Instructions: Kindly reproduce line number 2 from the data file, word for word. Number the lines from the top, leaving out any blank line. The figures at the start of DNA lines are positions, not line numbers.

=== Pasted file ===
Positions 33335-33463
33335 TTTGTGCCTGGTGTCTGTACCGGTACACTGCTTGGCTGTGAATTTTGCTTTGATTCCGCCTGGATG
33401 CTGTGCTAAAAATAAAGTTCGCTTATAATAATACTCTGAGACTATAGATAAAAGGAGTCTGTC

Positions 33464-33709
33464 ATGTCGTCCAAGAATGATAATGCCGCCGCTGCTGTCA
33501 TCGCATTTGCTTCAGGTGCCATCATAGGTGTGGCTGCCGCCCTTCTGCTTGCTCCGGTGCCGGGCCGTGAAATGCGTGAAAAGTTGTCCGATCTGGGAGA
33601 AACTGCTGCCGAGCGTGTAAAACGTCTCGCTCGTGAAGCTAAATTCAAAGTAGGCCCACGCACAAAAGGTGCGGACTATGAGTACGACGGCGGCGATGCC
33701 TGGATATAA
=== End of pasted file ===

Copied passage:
33335 TTTGTGCCTGGTGTCTGTACCGGTACACTGCTTGGCTGTGAATTTTGCTTTGATTCCGCCTGGATG